All right, it is October and the Cat is black. But this is an interesting and sometimes useful online resource to know about.
The Cat was prowling restlessly through the stacks. Plaintively, she asked the librarians at the State Library if they could suggest any new toys for her to play with. The Cat’s friend, Rhonda Machlan, suggested she go look at:
Find a Grave is a vast virtual cemetery, where people can visit, gain biographical information, leave tributes, add information and find out where someone is buried, or what happened to their mortal remains. If that is known; sometimes it isn’t.
The site was founded by Jim Tipton, a resident of Salt Lake City, who had a hobby of visiting celebrity grave sites. His stated goal of having a comprehensive listing of the burial places of everyone in the world seems unrealistic. But as of September 2009, the site hosts 36 million records, which is not a bad start.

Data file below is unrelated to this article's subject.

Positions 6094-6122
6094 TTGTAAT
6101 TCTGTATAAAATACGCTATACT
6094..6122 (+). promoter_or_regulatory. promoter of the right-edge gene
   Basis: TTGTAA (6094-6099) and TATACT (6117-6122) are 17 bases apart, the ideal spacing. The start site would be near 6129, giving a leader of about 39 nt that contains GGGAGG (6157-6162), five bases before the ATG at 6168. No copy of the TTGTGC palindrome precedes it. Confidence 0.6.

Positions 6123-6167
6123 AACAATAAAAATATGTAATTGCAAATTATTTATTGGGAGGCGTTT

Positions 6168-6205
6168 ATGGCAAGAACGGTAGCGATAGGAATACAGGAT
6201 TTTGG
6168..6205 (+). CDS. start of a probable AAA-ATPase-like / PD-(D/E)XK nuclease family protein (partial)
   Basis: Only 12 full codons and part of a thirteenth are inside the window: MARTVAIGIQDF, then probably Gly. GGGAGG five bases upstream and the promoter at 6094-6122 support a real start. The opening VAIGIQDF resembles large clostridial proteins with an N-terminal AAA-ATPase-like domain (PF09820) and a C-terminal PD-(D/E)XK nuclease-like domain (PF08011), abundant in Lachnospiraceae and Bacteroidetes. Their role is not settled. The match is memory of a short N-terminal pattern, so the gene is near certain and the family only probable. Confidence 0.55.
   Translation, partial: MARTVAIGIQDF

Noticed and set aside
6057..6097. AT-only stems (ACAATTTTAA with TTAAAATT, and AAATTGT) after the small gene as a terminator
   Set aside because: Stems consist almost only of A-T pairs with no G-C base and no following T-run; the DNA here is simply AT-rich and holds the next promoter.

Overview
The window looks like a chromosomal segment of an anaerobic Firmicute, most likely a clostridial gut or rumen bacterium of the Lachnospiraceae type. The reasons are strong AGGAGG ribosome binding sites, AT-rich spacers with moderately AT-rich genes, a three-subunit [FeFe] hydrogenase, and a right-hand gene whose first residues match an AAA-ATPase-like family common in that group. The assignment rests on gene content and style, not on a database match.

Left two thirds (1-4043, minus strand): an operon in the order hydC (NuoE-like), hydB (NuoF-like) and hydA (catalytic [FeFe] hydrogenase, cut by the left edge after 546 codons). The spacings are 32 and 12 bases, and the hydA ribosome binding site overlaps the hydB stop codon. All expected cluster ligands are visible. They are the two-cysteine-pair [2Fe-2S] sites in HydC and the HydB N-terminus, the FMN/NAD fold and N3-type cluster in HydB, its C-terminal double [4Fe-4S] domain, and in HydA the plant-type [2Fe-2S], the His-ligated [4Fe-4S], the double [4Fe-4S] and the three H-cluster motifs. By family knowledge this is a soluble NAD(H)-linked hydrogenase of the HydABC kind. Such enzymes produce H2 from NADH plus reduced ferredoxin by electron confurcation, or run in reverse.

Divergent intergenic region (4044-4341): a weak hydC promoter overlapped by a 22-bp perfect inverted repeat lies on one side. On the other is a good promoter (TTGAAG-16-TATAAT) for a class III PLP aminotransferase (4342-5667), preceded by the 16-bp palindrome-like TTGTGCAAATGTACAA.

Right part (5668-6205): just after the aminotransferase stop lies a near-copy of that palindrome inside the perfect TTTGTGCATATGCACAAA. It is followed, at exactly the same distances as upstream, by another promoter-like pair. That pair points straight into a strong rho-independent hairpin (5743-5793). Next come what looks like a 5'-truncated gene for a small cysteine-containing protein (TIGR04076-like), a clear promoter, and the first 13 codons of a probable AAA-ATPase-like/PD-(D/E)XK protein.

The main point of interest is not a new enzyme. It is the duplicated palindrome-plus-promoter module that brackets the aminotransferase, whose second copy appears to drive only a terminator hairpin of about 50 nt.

It is undoubtedly valuable as an online resource for historical, cultural and biographical information. But the Cat is not a reference librarian. She thought it was a great toy.
The Cat proceeded to key in a variety of authors, actors, entertainers and historical figures. She failed to turn up information only occasionally and, in one case, it was because the person wasn’t dead. The articles are not long, in most cases, but they contain good information. It can also be very touching to see the online tributes left to the person, often by people who never knew them.
The Cat was mildly interested to learn where people were buried and to see pictures of cemeteries and gravestones. But she has an endless fascination with human faces. Cats are more beautiful, of course, but they don’t offer the tremendous variety that human faces do. The Cat was delighted to find that there were portraits on almost every record. It might even provide a picture where other sources fail.